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Penis Fracture

Medically reviewed by Last updated on Apr 2, 2024.

What do I need to know about a penis fracture?

A penis fracture happens when an erect penis is injured. The penis has 2 chambers that fill with blood to cause an erection. A fracture happens when the chambers are filled with blood and the penis is bent suddenly or with too much force. The bend ruptures the outer lining of one chamber, called the tunica albuginea. A penis fracture usually happens during sex. It can also happen if you fall or roll onto your erect penis or hit it on something. It is important to seek immediate care for this injury. Without treatment, a penis fracture can lead to permanent damage.

Male Reproductive System

What are the signs and symptoms of a penis fracture?

How is a penis fracture diagnosed?

Your healthcare provider may be able to see you have a penis fracture during your exam. Tell your provider about your symptoms and when they began. You may be given contrast liquid before any of the following to help the fracture show up better in pictures. Tell a healthcare provider if you have ever had an allergic reaction to contrast liquid. The following are commonly used to check for a penis fracture:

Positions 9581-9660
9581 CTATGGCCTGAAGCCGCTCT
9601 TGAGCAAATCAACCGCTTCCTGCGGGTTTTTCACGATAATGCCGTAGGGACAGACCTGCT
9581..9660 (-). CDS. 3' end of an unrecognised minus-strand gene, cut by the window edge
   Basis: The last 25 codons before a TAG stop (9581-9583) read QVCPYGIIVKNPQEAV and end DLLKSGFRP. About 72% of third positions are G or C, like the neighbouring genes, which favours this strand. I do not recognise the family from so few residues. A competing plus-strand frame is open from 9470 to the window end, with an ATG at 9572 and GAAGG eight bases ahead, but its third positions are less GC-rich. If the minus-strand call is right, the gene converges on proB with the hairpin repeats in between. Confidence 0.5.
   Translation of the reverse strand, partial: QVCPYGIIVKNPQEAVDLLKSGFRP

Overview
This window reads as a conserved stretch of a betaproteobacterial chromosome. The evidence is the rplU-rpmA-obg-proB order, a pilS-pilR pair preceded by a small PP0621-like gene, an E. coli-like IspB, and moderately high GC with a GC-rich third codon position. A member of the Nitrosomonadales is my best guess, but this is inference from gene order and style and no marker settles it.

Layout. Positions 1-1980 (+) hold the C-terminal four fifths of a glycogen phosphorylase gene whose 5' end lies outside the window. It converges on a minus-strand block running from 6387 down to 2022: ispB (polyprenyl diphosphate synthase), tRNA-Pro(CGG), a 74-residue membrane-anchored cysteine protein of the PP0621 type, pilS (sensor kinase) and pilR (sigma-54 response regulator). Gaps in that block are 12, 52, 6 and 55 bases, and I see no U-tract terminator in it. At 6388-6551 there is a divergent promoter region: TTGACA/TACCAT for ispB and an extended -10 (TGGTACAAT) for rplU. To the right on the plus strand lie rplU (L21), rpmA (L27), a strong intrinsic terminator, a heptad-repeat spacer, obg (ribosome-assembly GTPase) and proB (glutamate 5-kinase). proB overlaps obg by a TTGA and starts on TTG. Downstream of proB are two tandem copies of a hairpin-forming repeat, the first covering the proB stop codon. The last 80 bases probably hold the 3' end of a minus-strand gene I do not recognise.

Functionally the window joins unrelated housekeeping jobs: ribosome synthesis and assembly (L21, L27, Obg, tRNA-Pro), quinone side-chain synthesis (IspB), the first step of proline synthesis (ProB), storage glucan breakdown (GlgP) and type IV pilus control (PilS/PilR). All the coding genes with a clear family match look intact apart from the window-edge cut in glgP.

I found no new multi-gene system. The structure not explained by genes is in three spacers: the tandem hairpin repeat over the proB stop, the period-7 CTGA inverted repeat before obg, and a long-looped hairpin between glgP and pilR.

How is a penis fracture treated?

Do not try to let your penis heal on its own. Treatment is the best way to prevent permanent problems, such as erectile dysfunction (problems having or keeping an erection). The following are commonly used to treat a penis fracture:

What can I do to manage or prevent a penis fracture?

The following are some things you can do at home to be more comfortable and prevent more injury. You will still need treatment such as surgery to heal the injury. Talk to your healthcare provider before you try any of the following:

When should I seek immediate care?

When should I call my doctor or urologist?

Care Agreement

You have the right to help plan your care. Learn about your health condition and how it may be treated. Discuss treatment options with your healthcare providers to decide what care you want to receive. You always have the right to refuse treatment. The above information is an educational aid only. It is not intended as medical advice for individual conditions or treatments. Talk to your doctor, nurse or pharmacist before following any medical regimen to see if it is safe and effective for you.

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Further information

Always consult your healthcare provider to ensure the information displayed on this page applies to your personal circumstances.